[Read: Best Secured Credit Cards.]
Is No Credit Better Than Bad Credit?
With no credit, you must prove you can handle credit responsibly. “Having no credit history can make obtaining loans or credit cards difficult, as lenders have no way of assessing your creditworthiness,” Brown says.
Bad credit can be harder to overcome than no credit, because lenders have seen your past troubles with managing credit. You’ll have to be patient and avoid falling into old bad habits while you wait for negative items to drop off your record.
Brown notes that bad credit can result in higher interest rates, more fees or even having your credit applications denied. “It can also make renting an apartment, obtaining insurance or even getting a job more difficult,” she adds.
[Read: Best Credit Cards for Bad Credit.]
How to Build Credit From Scratch
The main way to build a good credit score is to responsibly use credit over time. But if you fall in the “no credit score” camp, you might face a chicken-and-egg situation where you can’t get approved for credit because you don’t have any.
Never fear: You may be able to build credit quickly. “Building a positive credit history typically takes several months to a year,” Brown says. “The time it takes will depend on various factors, such as your payment history and the types of credit accounts you have.”
Ultimately, she notes, using credit responsibly and making payments on time is the key to building a positive credit history.
How to Rebuild Credit
Whether you have no credit or bad credit, building your way to a good credit score takes time and patience. That said, you can rebuild your credit faster by taking the following actions:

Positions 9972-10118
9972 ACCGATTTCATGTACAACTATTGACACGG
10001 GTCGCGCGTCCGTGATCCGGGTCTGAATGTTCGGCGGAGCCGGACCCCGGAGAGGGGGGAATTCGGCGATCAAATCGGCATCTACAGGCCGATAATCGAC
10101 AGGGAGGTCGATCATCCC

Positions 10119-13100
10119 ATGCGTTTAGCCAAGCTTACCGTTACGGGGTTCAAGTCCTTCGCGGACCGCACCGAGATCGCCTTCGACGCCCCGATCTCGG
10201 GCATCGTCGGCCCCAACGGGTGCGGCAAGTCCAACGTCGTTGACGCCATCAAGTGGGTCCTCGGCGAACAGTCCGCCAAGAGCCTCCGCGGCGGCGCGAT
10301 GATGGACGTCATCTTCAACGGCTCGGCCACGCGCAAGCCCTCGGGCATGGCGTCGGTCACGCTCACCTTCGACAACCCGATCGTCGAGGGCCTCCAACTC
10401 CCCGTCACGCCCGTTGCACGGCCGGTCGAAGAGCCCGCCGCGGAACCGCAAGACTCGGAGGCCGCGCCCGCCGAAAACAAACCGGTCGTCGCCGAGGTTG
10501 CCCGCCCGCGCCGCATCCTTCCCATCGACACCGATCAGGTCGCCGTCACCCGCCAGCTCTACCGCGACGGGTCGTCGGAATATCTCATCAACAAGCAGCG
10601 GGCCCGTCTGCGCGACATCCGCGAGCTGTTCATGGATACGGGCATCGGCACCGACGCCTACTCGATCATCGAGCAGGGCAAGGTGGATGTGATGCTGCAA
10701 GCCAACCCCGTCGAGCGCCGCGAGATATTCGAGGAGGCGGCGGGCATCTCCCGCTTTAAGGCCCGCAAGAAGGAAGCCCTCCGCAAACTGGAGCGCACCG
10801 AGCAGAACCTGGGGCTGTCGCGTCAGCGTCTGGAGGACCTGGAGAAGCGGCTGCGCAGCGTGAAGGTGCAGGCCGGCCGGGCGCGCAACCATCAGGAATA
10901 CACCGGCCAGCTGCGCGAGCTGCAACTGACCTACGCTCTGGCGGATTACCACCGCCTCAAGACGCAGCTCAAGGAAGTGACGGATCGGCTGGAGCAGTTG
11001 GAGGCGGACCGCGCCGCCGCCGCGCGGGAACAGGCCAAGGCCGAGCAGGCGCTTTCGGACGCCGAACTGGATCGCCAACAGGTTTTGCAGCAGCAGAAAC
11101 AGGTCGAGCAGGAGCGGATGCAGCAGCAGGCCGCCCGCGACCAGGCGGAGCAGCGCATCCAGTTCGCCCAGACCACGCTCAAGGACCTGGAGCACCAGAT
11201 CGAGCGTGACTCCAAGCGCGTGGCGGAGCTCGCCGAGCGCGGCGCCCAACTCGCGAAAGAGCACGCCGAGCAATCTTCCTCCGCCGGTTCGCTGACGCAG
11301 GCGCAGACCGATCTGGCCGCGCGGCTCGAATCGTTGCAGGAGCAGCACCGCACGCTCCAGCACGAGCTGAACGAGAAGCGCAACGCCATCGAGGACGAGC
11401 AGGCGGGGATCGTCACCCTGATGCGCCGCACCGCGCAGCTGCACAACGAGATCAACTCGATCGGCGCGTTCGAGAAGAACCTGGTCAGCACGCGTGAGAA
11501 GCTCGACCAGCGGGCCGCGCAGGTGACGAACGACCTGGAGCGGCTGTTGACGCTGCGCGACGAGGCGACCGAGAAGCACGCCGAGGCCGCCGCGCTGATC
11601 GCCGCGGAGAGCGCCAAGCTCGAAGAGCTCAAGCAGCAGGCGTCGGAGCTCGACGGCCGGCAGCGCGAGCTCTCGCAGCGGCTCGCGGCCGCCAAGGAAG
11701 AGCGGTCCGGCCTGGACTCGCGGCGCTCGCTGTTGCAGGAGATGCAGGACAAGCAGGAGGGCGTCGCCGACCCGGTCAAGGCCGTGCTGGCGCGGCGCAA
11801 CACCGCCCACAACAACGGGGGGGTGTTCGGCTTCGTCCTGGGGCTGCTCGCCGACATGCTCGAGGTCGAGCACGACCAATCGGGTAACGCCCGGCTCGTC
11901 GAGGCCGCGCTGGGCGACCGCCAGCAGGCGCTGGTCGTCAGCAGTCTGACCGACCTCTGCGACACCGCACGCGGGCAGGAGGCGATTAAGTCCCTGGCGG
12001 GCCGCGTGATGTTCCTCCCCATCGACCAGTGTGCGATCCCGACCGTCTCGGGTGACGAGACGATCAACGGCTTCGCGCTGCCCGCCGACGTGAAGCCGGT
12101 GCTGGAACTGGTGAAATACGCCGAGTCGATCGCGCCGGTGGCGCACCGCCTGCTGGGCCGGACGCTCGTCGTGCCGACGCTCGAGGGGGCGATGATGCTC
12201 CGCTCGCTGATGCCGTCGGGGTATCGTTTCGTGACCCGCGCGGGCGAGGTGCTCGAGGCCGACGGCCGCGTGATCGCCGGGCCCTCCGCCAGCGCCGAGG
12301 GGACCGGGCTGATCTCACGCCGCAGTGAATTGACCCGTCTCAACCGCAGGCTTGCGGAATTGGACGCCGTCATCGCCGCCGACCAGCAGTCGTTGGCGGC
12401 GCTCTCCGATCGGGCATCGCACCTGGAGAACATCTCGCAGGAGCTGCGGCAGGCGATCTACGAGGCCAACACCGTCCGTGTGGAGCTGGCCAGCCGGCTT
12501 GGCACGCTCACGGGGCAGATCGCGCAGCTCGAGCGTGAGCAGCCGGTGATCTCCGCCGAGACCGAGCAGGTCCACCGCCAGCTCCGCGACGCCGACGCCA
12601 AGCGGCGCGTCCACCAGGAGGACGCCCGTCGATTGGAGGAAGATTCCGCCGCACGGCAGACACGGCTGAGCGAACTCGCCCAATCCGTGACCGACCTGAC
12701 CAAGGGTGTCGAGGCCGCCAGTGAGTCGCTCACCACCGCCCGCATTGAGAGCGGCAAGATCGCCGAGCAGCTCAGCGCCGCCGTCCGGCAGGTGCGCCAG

— Obtain a secured credit card. Unlike traditional credit cards, secured cards are backed by a deposit, which acts as collateral for the credit line. Brown says you can build a positive credit history by using the card responsibly and paying your bills on time.
— Apply for a credit-builder loan. This type of loan is specifically designed to help build or repair your credit and is available at many credit unions and banks.
— Become an authorized user. A trusted friend or family member can add you as an authorized user on their credit card. “This can help you build a positive credit history by piggybacking off of their good credit,” Brown says. Plus, you don’t have to actually use the card in order to benefit.
— Have your rent reported to the credit bureaus. Your payment history typically doesn’t include rent, so your score isn’t affected by rental payments in most cases. However, some services report rent payment activity to credit bureaus, usually for a monthly fee. Signing up for one of these services may help you get credit for paying rent on time and build up a good score.
More from U.S. News
How to Build Credit With a Credit Card
How to Get a Credit Card With No Credit History
How to Get a Mortgage With Bad Credit
Is No Credit Better Than Bad Credit? originally appeared on usnews.com